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Big Ten Week 7 Recap: Hawkeye Down

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It was only a matter of time before someone exposed Iowa’s defensive deficiencies. The most surprising part of the Hawkeyes loss is that it came at home…against Purdue. With the loss, the Hawkeyes fall to 11th in the country and the Big Ten can no longer boast five teams ranked in the AP Top 10. The Big Ten was the only conference to share that honor with the SEC, even if the abbreviated run lasted only a week.

With Ohio State, Penn State, and Michigan all idle last Saturday, the attention of the conference turned to Michigan State, Iowa, and Nebraska.

Purdue tops Iowa 24-7

In the first half of the season, the Hawkeye defense feasted on turnovers. Defensive line pressure forced errant throws from opposing quarterbacks, and the Hawkeye DBs took full advantage. That wasn’t the case on Saturday though. Purdue head coach Jeff Brohm rotated a trio of quarterbacks which kept the Iowa defense on their heels and prohibited them from applying pressure up front. Mixing in quarterback runs slowed down the Hawkeye pass rush, and they had no answer on the perimeter for WR David Bell. Bell had 11 catches for a whopping 240 yards, and he seemed to toy with anyone who challenged him. After a few big plays, the amount of cushion Bell received was immense. Without consistent QB pressure, the Iowa secondary became much more tentative than they had been in prior weeks.

Playing with a lead allowed the Purdue defense to pin their ears back and attack QB Spencer Petras. Petras has had the luxury of playing with a lead and relying on his running game all season, but on Saturday, it was all on him. The rushing attack provided a paltry 76 yards, so there wasn’t much help to be had. Iowa isn’t built to play in a chase game, and that’s what Purdue was able to do. Maryland should’ve been able to attack the Hawkeyes the same way, but early injuries and turnovers did them in. We now have the recipe to beat the Hawkeyes: use talented WRs to attack their DBs, get an early lead, and force Petras to make plays. Purdue executed it to near perfection.

Michigan State outlast Indiana 20-15

With a bye week up next and a potential top 10 showdown with in-state rival Michigan to end the month, this was a classic trap game for the Spartans, especially since this matchup has quietly become a nice rivalry the past few seasons. The Hoosiers took the win in 2020, so revenge should’ve been on Michigan State’s mind. Though the Spartans jumped out early with a defensive score, thanks to a Cal Haladay pick 6, the rest of the 1st half belonged to the Hoosiers. The Hoosier defense was able to force the Spartans into four 3 & outs in the first half, and they held star RB Kenneth Walker III to a paltry 84 rushing yards for the entire game.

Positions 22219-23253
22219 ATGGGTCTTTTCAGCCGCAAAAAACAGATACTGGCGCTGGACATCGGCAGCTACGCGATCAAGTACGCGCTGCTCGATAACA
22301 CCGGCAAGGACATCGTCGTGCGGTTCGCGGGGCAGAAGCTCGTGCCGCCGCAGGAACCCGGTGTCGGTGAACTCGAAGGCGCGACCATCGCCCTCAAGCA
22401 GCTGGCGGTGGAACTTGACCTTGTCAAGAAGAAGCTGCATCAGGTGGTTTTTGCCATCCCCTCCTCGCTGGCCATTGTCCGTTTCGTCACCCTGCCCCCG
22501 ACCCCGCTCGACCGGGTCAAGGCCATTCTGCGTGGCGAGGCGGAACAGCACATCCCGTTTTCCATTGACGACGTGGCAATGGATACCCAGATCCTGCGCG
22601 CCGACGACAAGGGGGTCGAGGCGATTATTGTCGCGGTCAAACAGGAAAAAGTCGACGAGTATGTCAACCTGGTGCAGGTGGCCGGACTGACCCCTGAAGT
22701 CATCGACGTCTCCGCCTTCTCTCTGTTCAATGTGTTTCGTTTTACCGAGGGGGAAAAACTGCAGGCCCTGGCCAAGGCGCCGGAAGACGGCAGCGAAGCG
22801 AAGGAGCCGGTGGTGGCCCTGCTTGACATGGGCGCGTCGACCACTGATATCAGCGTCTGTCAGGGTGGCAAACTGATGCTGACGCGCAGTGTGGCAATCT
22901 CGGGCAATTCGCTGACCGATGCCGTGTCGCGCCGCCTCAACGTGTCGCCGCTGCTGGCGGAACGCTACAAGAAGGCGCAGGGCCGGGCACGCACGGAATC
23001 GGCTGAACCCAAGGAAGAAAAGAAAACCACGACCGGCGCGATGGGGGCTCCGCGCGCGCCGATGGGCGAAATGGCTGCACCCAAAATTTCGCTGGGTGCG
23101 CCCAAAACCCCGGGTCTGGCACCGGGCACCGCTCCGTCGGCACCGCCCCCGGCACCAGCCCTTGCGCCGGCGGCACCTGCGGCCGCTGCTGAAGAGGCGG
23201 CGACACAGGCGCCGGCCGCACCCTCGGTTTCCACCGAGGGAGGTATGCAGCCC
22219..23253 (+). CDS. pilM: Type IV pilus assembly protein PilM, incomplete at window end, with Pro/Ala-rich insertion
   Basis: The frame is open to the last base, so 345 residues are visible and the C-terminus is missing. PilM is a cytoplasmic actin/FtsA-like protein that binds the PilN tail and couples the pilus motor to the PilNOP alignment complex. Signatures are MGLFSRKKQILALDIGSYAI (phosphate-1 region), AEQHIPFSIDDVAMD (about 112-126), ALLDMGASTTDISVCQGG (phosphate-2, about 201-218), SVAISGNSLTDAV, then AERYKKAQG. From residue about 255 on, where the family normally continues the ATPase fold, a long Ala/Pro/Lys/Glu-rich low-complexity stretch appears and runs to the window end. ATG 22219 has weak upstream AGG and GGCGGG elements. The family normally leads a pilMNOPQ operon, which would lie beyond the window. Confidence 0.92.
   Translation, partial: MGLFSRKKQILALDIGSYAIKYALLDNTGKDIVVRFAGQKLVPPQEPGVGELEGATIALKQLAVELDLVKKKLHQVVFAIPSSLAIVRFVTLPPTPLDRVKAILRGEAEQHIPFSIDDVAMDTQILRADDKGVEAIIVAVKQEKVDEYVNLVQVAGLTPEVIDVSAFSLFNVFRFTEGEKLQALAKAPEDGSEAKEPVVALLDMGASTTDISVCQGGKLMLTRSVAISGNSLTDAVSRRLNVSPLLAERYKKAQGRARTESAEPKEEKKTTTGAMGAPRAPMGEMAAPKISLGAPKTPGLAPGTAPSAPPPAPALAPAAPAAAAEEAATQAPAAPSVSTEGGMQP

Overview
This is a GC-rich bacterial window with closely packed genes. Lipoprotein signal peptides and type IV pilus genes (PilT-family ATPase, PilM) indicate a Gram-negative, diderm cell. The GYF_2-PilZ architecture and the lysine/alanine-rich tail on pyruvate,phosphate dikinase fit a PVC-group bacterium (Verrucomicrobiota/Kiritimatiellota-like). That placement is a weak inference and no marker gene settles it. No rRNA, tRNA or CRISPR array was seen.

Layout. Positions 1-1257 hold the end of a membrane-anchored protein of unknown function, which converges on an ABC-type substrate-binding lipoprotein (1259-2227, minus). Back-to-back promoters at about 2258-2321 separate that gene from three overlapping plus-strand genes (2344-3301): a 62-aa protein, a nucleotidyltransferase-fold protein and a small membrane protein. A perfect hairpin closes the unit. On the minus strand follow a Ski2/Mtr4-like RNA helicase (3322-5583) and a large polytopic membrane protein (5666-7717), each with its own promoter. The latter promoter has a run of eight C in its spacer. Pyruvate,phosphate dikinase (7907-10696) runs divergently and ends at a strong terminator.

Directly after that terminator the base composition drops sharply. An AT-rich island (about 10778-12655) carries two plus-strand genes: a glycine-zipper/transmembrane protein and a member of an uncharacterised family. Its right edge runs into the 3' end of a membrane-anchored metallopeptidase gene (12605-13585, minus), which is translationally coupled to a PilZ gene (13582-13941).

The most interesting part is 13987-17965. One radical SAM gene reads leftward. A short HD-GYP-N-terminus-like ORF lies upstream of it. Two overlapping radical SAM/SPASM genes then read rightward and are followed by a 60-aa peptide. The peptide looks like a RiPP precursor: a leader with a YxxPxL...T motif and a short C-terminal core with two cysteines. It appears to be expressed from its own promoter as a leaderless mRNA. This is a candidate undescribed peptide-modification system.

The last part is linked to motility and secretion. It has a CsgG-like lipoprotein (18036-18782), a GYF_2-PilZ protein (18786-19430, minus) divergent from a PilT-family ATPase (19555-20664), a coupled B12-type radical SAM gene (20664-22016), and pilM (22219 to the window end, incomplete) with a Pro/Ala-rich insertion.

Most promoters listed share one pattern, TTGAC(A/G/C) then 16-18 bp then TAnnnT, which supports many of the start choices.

It wasn’t enough though. Hoosier HC Tom Allen probably didn’t plan on forcing reserve QB Jack Tuttle to attempt 52 passes. That was far too many for the junior from San Marcos, CA. He had to play great in relief of Michal Penix, and too often, he came up short. Indiana has faced an incredibly difficult schedule to start the season, and it’s not going to get much easier with Ohio State on the horizon.

This is a game that Michigan State typically finds a way to lose, and the weight of expectations could’ve been too much for them. Credit HC Mel Tucker for finding a way to pull out an ugly win and keep the Spartans in the top 10.

Minnesota downs Nebraska 30-23

Nebraska found another way to lose a one-possession game. They have now lost five straight one-possession games. These are the type of losses that can wear on a squad and can linger from one game to the next. HC Scott Frost has his work cut out for him while he tries to remedy their late game struggles. Players almost come to expect to find ways to lose, and he will have to fix their mindset moving forward.

Still, this game never really felt as close as the final score would indicate. Gophers QB Tanner Morgan was incredibly efficient outside of 2 INTs that kept Nebraska in the game. The real story for Minnesota was the performance of the running game. After they lost star RB Muhammed Ibrahim to start the season, it seemed likely that their rushing attack would crumble. However, behind the performance of RB Bryce Williams and his 127 yards, the Gophers racked up 187 yards on the ground. With a 4-2 record and a manageable remaining schedule, look for Minnesota to make a late run in the West.

Written by Bobby Carpenter

Bobby Carpenter is the resident college football expert at OutKick. He played linebacker for the Ohio State Buckeyes and won a National Championship in 2002. He played in the NFL for Dallas, Miami, Detroit and New England. Carpenter is a radio host on 97.1 The Fan in Columbus, Ohio, where he currently resides with his wife Cortney and their four children.

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